The law establishing a legal framework for the response to Covid-19 has passed its final reading and will become law in time for the move to Alert Level 2 tonight.
This is a bespoke Act designed specifically to stop the spread of COVID-19.
“The COVID-19 Public Health Response Act will ensure controls on gatherings of people and physical distancing are still enforceable while narrowing the Police powers from those that applied under Level 3 and Level 4,” Attorney-General David Parker said.
Enforceability to date has relied on the Epidemic Notice, the Health Act and the Civil Defence Emergency Management Act.
“There will be fewer restrictions under Alert Level 2 and we are now in a position to restore many civil liberties and economic freedoms that have been curbed in recent months.
“However, those remaining restrictions still need to be enforceable. Despite claims by some critics, the powers of the Police will be narrower from midnight tonight than they have been for the past seven weeks,” David Parker said.
“Police had greater powers under the Health Act and the State of National Emergency. Under this Act Police will only be able to enter private homes to break up gatherings that violate the rules on the numbers of people assembling, whereas under the previous powers they could do so for a number of reasons. At Alert Level 2 we still need to be careful to limit infection and to enable effective track and tracing if there is an outbreak we need to get under control.”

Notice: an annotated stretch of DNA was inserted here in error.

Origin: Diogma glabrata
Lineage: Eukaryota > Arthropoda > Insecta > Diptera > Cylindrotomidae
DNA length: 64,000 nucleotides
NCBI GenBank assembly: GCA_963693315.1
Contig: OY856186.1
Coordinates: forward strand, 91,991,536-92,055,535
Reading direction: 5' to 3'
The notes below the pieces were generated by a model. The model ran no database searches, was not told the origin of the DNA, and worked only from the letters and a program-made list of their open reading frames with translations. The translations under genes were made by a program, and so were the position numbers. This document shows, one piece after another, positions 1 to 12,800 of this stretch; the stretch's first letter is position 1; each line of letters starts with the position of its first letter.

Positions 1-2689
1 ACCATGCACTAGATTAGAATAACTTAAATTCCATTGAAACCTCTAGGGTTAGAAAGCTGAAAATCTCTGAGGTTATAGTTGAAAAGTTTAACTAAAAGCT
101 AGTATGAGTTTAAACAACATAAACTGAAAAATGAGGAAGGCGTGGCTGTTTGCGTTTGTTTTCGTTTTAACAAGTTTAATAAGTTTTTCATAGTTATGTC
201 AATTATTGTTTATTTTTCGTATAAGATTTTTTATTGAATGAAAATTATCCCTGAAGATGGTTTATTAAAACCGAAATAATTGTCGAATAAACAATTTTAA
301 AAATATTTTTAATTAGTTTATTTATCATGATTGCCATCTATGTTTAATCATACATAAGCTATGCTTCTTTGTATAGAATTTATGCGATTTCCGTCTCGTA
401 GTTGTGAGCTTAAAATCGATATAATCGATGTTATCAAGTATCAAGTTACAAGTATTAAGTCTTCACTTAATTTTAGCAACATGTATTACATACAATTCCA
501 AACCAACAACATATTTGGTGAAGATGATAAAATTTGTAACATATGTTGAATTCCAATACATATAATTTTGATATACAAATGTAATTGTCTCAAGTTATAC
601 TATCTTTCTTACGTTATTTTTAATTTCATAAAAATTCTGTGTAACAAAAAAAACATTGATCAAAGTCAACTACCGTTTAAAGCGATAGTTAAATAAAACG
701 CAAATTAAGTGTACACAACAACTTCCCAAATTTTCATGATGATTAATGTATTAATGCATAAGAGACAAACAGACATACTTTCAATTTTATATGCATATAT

Another change will allow Police to issue infringement notices rather than only being able to prosecute persons that persistently flout the rules. Police will be able to exercise discretion as they already do every day.
This Act provides greater Parliamentary and democratic oversight, placing the responsibility to issue orders in the hands of a democratically elected Minister and requiring Police to report on use of their powers granted in this Act. It increases accountability by putting the Minister of Health in the decision-making position with advice from health officials and others, and will require economic and social factors to also be taken into account.
The Act will be automatically repealed unless continued by motion of this House every 90 days, or another period agreed by the House. The law will not stay on the statute books beyond the period needed to respond to Covid-19.
It is also important to point out that it creates the legal framework for future orders, not the orders themselves.
The efforts of all New Zealanders have so far curbed the spread of the virus and the potential devastation it causes. There is no vaccine and no cure.
“It remains a precarious journey we are on, but together we have broken the chain of community transmission and reduced daily cases dramatically. This law will allow us to continue on that journey,” David Parker said.
“The House has made some important changes to the original Bill and I thanks Members including Opposition members for their input. I also thanks those legal experts we consulted as we prepared this law.”
Media contact: Vernon Small +64 21 849 517